I mean, it shouldn’t be that hard! I had a blue and gold macaw for quite a while.

When I first got the macaw, I was reading a book (naturally) on training them. It said that if you pressed a dowel gently against their chests, they had to step up on it, and you could start training them to get used to being carried around, and eventually, used to being on you.

Well, my macaw (“Perry”) was in a large cage at that point…maybe four feet high, with a small door. I reached in, pressed the dowel…and Perry proceeded to run up my arm on to my head! Yes, passing through the little door.

You can’t grab a macaw and force them to do something. First, they can easily break a finger of yours if they want…they can crack Brazil nuts, after all.

Second, they are birds…inherently fragile.

There was simply no way to make Perry go back through the door…the large bird would have to duck, and if it wasn’t voluntary, it wasn’t going to happen.

I got a relative to use the dowel to scoop Perry off my head and on to the top of the cage.

Then, I figured I could take the top off the cage. I unscrewed a couple of screws…and that wore me out. :)

So, I stepped out for a minute.

When I came back, Perry had unscrewed another screw…and was working on an additional one when I saw it!

Yep…holding the screwdriver with one foot, and turning it by mouth.

I know: I’m not as mechanically oriented as a bird…

We say, “How many software people does it take to screw in a lightbulb? None, we don’t do that…it’s a hardware problem.” :)

A lot of what happens with a Kindle or a Fire tablet (or the Fire TV, or the Fire Phone, or the Amazon Echo) is about software. Not very many people are taking theirs apart (although some do).

For me, that tech element is part of the fun…as, clearly, is the element of books.

I’m curious about you…

On this first one, note that you can make more than one choice…so picking the first two is fine, if that fits you.

I’d pick both of them.

Now, let me ask you a book quantity question:

My answer on that one? More than 10,000. We have one room dedicated as a floor to ceiling library, and the books are on shelves horizontally, vertically, two deep…there are a lot. :)

A quantity question on the techie side…think about your typical day. How many tech gadgets do you use? I would include:

  • A SmartPhone
  • A Kindle
  • A tablet
  • The Amazon Echo
  • A Fire TV (or other TV device)
  • A wearable (including a fitness tracker)
  • A gaming console
  • A desktop computer
  • A laptop computer

and so on…you get the idea. If you use two different ones of the same category, count it as two.

For instance, for me…let’s see.

I use my Fire tablet, my Paperwhite, my personal Fire Phone, an iPhone for work, a Fire TV, a Fire TV stick (two different rooms), a Tivo, a laptop computer, a desktop computer, and a two-in-one (a convertible computer that can become a tablet or works like a laptop)…I think I’d say that’s it on a pretty much daily basis. I know you may have to make some guesses as to what counts: that’s up to you. I’m interested in your own impressions of what you do as well as objective reality.

Here’s something which some people might think would help define someone who is “serious” about books.

For me, it’s more than 100 years old. I have some of the original Oz books, for one thing, and I have one volume of the Britannica which is a 19th century edition.

Now, let’s get a sense of your computer history. With this one, I’d like it to be something that was on the computer in its time…not that you used it in a computer museum, or something like that. It should be something that you used practically.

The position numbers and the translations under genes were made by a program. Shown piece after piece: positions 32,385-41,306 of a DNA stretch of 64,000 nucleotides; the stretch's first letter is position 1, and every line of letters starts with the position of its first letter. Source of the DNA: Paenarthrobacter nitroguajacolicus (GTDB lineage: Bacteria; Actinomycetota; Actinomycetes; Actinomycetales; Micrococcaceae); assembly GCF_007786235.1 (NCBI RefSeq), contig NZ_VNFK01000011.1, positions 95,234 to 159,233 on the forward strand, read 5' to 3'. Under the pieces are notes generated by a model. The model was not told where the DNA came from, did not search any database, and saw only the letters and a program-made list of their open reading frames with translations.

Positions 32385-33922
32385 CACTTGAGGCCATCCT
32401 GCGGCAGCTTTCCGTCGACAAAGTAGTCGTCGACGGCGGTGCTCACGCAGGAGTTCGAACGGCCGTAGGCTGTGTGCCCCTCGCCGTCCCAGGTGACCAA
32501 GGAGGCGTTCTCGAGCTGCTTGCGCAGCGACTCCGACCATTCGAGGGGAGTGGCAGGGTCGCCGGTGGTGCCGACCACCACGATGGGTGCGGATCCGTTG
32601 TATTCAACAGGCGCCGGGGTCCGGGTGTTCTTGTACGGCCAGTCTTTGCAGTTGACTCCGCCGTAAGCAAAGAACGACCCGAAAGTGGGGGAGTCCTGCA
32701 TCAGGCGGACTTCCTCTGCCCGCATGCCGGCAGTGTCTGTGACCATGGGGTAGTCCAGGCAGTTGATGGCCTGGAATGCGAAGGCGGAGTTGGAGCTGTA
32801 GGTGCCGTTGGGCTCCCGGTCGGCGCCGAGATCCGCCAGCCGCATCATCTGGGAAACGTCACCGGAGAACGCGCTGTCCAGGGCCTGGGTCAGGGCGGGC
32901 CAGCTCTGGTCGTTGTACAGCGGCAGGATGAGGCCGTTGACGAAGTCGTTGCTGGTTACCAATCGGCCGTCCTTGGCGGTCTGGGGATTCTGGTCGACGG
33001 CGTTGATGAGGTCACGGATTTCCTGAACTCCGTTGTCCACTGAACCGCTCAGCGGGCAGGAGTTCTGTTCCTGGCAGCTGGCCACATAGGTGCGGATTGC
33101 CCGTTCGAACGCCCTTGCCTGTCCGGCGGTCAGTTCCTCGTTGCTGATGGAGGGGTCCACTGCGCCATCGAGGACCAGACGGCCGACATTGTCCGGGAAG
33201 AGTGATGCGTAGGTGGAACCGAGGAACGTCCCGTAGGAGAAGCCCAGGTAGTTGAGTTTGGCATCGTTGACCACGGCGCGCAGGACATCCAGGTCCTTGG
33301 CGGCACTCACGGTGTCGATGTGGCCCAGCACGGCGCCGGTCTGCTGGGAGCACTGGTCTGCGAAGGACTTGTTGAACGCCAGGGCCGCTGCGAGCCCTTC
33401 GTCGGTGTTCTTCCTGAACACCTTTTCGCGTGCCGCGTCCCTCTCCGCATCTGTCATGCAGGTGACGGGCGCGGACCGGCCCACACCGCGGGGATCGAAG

Interesting…I’ve used all of these except one. I never had or regularly worked with a computer which used tape reels…punch cards, the floppies, an optical drive…sure. Some of you might assume everybody has worked with a computer which had an optical drive…it will be intriguing to see what the poll says.

This next one is actually making me nervous just writing it…

I used to joke about being “web blind”, and saying my hands would start shaking. ;) I mentioned that today, but noted that we are almost never web blind (without internet connection) for long at all these days.

I’d hate that I’m going to say this, but I think I’d have to go without the reading. Aarrgghh!

Why do I say that?

With the internet, my writing would proliferate like beetle species during the Triassic period!

On the other hand, I could write and just not publish it for a day. That way, I could read books and write…using a computer, but not connected!

Yep, I change my mind…I’m going without the internet, and submerging into a day of reading and writing…but I do want them both.

Okay, one just for fun:

I think it’s better that I don’t reveal my answers on this one. I will say that I can legitimately say four of these…and often more than once.

Looking forward to what you have to say! If you can’t find answers that fit, feel free to comment on this post…I never seem to be able to design polls where the questions satisfy everybody, and the reasons people give me for that help me make better polls in the future.

Join thousands of readers and try the free ILMK magazine at Flipboard!

When you shop at AmazonSmile, half a percent of your purchase price on eligible items goes to a non-profit you choose. It will feel just like shopping at Amazon: you’ll be using your same account. The one thing for you that is different is that you pick a non-profit the first time you go (which you can change whenever you want)…and the good feeling you’ll get. :) Shop ’til you help! :) 

This post by Bufo Calvin originally appeared in the I Love My Kindle blog. To support this or other blogs/organizations, buy  Amazon Gift Cards from a link on the site, then use those to buy your items. There will be no cost to you, and a benefit to them.